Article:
Communism In Animal Farm Essay, Research Paper
Communism in Animal Farm
The novel Animal Farm, written by George Orwell, is a story of rebellion and dictatorship. The book is usually referred to as an extended fable, or a story that contains a moral and has animals that function as humans. The moral of Animal Farm is that communism does not work. This book can also be described as a satire because it makes fun of a certain aspect of society, such as communism. The book itself is about an irresponsible, usually drunk, farmer named Jones and the animals on his farm. Jones’s terrible treatment forced the animals on his farm, Manor Farm, to rebel and overthrow him in hope of not having to work for such a cruel tyrant. But when the pigs take it upon themselves to be the Animal Farm leaders, things start to gradually go back to the way it used to be with Jones in control. In the end, the animals on the farm cannot tell the difference between their leaders, the pigs, and their enemies, the human beings. This book is an excellent representation of why communism does not work through use of fictional characters. Karl Marx also wrote a book, Communist Manifesto, which tries to show how communism would work. Marx’s theory of the thesis, antithesis, and synthesis can be found in George Orwell’s Animal Farm.
The thesis, or the old way of doing things, can be represented by the years Mr. Jones owns and operates Manor Farm. The terrible abuse and neglect of the animals on the farm is because Mr. Jones gets drunk almost everyday. He uses animals for his own success and does not even think about their well being. Jones has animals slaughtered for money, he sells the chickens’ eggs, and he forgets to feed the animals regularly. The animals perceive Mr. Jones as a parasite, because he takes and takes and gives them very little in return. Old Major, Jones’s show pig, is very old and dreams of a day when the animals take over the farm in a great rebellion. This rebellion will give the animals freedom from not just Jones, but the horrible living conditions.
The dream of old Major’s rebellion is the new idea of running the farm. This new idea is the antithesis. After old Major’s lifetime, the rebellion happens and the animals run Jones off the farm. With no human control, the pigs, being the most intelligent, make themselves the leaders. One of the first things the pigs do is make the Seven Commandments for all animals on the farm to obey. Such laws as, “All animals are equal,” and, “Whatever goes upon two legs is an enemy,” are the new values of Animal Farm. When the farm is first taken in the animals’ possession, everyone works together and even fight in a victorious battle against the humans called “The Battle of the Cowshed.” They have their own inspirational anthem, “The Beasts of England,” which is given to them by old Major before he dies. This song is about the animals coming together to overthrow the humans and work on a farm on their own. It is used as a symbol of their freedom. The pigs give out the work to do on the farm and, without question, the animals do it. With animals in control, productivity on the farm goes up and most everyone looks up to Snowball for leadership, except Napoleon.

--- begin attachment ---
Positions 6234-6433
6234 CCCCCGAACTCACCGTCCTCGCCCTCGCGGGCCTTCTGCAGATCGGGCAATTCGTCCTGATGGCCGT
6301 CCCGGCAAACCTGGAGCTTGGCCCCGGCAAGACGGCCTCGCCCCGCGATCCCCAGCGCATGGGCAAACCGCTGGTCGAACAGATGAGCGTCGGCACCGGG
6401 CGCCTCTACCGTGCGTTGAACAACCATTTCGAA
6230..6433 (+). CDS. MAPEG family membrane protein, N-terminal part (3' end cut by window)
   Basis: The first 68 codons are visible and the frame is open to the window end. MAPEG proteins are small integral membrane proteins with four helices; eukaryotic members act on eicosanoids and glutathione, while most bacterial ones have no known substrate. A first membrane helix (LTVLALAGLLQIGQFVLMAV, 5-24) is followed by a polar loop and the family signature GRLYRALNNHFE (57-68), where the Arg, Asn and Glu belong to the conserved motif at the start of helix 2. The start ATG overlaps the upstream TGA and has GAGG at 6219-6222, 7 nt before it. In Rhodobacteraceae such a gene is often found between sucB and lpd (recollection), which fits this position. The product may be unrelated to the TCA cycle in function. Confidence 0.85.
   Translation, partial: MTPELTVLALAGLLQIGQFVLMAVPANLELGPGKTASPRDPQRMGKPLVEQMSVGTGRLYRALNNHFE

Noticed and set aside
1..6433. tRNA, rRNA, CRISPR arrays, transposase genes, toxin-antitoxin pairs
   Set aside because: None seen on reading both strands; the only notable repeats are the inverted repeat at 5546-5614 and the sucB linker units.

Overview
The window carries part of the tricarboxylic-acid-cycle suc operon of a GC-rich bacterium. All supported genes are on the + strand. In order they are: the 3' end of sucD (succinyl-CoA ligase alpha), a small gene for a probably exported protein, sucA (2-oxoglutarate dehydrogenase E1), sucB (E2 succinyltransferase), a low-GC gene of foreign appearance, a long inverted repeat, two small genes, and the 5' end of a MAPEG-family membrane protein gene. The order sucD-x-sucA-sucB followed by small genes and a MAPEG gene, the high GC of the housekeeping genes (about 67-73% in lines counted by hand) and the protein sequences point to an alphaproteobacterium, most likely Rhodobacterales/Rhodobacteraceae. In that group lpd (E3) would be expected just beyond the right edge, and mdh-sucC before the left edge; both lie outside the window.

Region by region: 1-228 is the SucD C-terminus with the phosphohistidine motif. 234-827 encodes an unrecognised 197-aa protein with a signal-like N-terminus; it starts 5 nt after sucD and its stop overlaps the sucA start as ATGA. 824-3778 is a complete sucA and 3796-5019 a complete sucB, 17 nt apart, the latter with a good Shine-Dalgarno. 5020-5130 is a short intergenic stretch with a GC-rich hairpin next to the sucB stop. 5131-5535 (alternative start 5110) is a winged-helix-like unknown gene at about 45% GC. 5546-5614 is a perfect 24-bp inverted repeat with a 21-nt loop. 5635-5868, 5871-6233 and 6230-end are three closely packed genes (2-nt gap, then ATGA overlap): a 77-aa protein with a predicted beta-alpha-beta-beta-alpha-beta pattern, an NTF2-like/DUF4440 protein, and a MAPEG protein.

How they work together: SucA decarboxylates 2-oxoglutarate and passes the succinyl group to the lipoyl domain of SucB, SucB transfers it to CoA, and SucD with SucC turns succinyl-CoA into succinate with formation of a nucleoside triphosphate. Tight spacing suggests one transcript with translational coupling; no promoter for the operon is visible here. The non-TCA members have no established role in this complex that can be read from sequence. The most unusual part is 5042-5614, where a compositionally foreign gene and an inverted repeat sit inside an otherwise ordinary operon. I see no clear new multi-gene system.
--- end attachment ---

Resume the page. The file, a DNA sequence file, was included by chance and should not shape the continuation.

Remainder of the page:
In the novel, there is no actual synthesis, but Napoleon thinks his way is the synthesis. In reality, the story goes back to the thesis, because of the way Napoleon operates the farm. His way involves overworking the animals, conducting executions, and mistreating the animals in general. The pigs sell Boxer, an overworking optimistic horse who is about to retire, to a slaughterer for money to buy alcohol. This action alone breaks two of the original Seven Commandments. Over time, it always amazes the animals that everything Napoleon does is within the law and if it is not with in the law, the incident is blamed on Snowball, who is dead. The chickens’ eggs start to be sold again and the food is at an all time low. The weather destroys the windmill that is being constructed, and Napoleon says Snowball did it. Even though the pigs promise to not live anything like the humans, they end up being just like them. Against original law, the pigs live in the human’s house, sleep in human beds, wear human clothes, drink alcohol, and learn to read, write, and walk like the humans. But with the new mended laws, every one of these acts is legal. For the animals’ interest, Napoleon changes the farm anthem and renames Animal Farm back to Manor Farm. The whole time Napoleon convinces the animals that his way is the right way and they are much better off with him in control. This works because Napoleon brainwashes the animals and threatens anyone who opposes him. The book is also a good example of a proletariat working for an oligarchy. The pigs act as the oligarchy and the animals on the farm represent the proletariat. This is because the pigs are a group of few members who exercise control over the animals who are the lowest class of workers. In the end, Napoleon and the other pigs act so much like the humans, the animals cannot tell the difference between man and pig.
In the beginning, Jones owns Manor Farm, which is operated by “Man”. This whole time period is known as the thesis. The antithesis is when the animals take over and everything seems to be going good for them. Even though the novel does not follow Karl Marx’s theory for a synthesis, Napoleon and the pigs think it does. The main message, which is contradicted by Karl Marx’s theory, is that communism does not work.